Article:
• The Island Explorer’s Sand Beach / Blackwoods Campground route (Bus 3) runs past Otter Creek about every half hour to an hour in season, from late June through Columbus Day. Although the Island Explorer schedule doesn’t specifically list an Otter Creek stop, there is one on the east side of Maine Route 3 near Walls Street.
  • You can fashion as ambitious a one-way hike – say to the Beehive, one of the park’s premier cliff climbs – or as leisurely a stroll – say along the easy Ocean Path to Thunder Hole – as you would like. Then hop on the Island Explorer’s Sand Beach / Blackwoods Campground bus for the return to Otter Creek. Or you can do a long loop or out-and-back trek, even as far as Cadillac and back. The possibilities are endless.

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2014 top 5 blog posts about Acadia National Park, 2015 ideas

Since we began this blog about Acadia National Park last year, we’ve seen the top 5 posts draw thousands of Facebook likes, had visitors from more than 80 countries, and started a series of historic hiking trail highlights leading up to the Acadia Centennial.

Atlantic puffins are listed as threatened in Maine

The 2014 annual report from the Audubon Society’s Project Puffin had some good news about the seabird’s breeding success last year. (US Fish and Wildlife Service photo)

We’ve written about puffins, peregrine falcons and wild turkeys, and how pet-friendly Acadia is. We had fun carving Acadia-o-lanterns and sharing a Smokey Bear pumpkin carving pattern for Halloween. And we learned some of the stories to be told about Otter Creek and Isle au Haut, and the connection between a young Theodore Roosevelt and the trails of Mount Desert Island.

Who knew there could be so much to discover and write about Acadia National Park, even after all the times we’ve visited, miles we’ve hiked and guides we’ve written?

For 2015, we plan on adding more hike descriptions, news and features. And we may expand the blog to offer reviews or listings of products, services, restaurants and lodging that may be of interest to visitors to Acadia, Bar Harbor and surrounding communities.

Let us know if there are topics you would like us to cover, through either a comment at the bottom of this post, or in a private message in the contact form in the About us page.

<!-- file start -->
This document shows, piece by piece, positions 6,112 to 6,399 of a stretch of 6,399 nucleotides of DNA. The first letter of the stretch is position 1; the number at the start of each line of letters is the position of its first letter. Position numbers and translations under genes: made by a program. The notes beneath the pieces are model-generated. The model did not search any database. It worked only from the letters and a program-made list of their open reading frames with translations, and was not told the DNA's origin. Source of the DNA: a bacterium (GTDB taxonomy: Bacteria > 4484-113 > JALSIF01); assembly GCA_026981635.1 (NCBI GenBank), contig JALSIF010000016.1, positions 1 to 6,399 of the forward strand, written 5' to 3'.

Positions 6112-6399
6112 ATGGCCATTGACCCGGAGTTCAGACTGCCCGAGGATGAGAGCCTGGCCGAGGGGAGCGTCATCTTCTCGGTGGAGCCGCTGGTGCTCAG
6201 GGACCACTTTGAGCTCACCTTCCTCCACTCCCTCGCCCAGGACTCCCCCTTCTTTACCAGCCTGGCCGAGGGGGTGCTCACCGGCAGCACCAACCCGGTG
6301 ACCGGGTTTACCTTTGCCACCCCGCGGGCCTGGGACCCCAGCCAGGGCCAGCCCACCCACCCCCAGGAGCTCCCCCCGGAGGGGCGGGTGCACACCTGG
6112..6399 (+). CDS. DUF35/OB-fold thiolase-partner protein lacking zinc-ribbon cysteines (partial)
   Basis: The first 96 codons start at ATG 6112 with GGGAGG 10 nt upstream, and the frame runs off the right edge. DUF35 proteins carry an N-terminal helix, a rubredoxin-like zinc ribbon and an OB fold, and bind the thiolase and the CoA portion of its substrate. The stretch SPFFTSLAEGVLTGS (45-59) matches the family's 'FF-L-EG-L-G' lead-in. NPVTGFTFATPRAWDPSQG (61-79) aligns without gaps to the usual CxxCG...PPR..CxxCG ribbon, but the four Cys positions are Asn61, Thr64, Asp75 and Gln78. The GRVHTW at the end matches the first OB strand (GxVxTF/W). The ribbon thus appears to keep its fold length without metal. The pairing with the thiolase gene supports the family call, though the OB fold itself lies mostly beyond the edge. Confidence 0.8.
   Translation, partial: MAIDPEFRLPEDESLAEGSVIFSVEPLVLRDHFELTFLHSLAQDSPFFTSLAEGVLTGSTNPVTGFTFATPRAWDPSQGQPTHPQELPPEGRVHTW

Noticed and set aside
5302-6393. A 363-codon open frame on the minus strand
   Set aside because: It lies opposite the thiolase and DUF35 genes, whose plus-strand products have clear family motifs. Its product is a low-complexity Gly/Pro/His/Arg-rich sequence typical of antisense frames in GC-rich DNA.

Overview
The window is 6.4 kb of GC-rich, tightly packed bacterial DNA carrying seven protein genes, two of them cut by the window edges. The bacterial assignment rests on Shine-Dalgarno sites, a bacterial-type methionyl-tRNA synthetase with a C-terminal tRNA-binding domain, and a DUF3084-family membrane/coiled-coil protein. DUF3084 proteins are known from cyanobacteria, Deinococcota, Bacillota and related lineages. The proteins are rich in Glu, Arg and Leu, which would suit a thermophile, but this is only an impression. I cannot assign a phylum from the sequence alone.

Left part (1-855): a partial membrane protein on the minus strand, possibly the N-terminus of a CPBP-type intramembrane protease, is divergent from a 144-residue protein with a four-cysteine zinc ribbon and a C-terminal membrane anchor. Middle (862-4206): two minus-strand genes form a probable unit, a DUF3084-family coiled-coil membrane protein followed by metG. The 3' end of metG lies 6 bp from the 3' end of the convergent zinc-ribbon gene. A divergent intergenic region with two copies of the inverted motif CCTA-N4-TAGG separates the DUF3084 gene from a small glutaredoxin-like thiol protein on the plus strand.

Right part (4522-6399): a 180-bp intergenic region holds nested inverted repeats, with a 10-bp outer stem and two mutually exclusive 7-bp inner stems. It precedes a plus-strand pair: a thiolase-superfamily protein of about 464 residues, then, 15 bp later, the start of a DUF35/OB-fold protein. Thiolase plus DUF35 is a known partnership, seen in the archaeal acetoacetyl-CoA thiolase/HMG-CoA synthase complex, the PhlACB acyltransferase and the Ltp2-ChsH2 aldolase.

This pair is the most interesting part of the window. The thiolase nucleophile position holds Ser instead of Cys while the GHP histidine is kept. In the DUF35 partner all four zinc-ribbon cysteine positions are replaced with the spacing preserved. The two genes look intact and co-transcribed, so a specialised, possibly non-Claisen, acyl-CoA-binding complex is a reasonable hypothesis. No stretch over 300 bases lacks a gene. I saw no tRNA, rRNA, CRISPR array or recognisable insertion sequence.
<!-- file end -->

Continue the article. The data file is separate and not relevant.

Subscribe to blog to enter giveaway of autographed hiking books

Best Easy Day Hikes Acadia cover

Subscribe to blog to be eligible for free copy

To mark Acadia on My Mind’s first year, and as a thank you to subscribers to this blog, we’re giving away some autographed copies of the 2nd edition of our “Best Easy Day Hikes, Acadia National Park.” (The 3rd edition is coming out in April, but the only difference is the addition of a couple of new hikes and updated descriptions.)

If you’re already a subscriber, you’re automatically entered into the giveaway. New subscribers have until Feb. 28 to sign up (enter email address at top of sidebar). Followers of our Facebook page or followers of the blog through WordPress, bloglovin’ or any other source can also enter into the giveaway by subscribing directly to the blog by Feb. 28. Winners will be notified by email. Continue reading

Acadia National Park to hold hearing on Otter Creek trails

UPDATE Sept. 16: Since the original public hearing notice, Acadia National Park expanded the agenda to include update on the boat launch in the inner cove, and use and access to the outer cove fish house, as shared by Otter Creek Hall’s Facebook page.

Here’s the original story:

As part of a grand design to connect villages to Acadia National Park via footpath, two old Otter Creek trails slated for upgrading could be a boon for residents, campers and hikers, and may also address some of the long-standing tension between community and park.

Acadia officials will air the proposal to improve the trails at a hearing on Sept. 16, 6 p.m. at Otter Creek Hall, 82 Otter Creek Drive. Also likely to be discussed: The state of Otter Creek-park relations, which at times have been strained.

Otter Cove

Otter Creek residents hope to get improved trail access to Otter Cove.

The historic trails, long used by residents, would be rehabilitated and better marked, and would allow residents and visitors to walk from the village of Otter Creek, to newly opened park trails that connect to Gorham Mountain, Otter Cove and Blackwoods Campground.

The network of trails would create many long day-hiking opportunities, limited only by one’s imagination, map, or guidebook.

And it may also help ease some of the old conflicts between the park and the Otter Creek community, which was cut off from the waterfront after John D. Rockefeller Jr. bought land along Otter Cove in the 1930s, as part of his vision for the park. Continue reading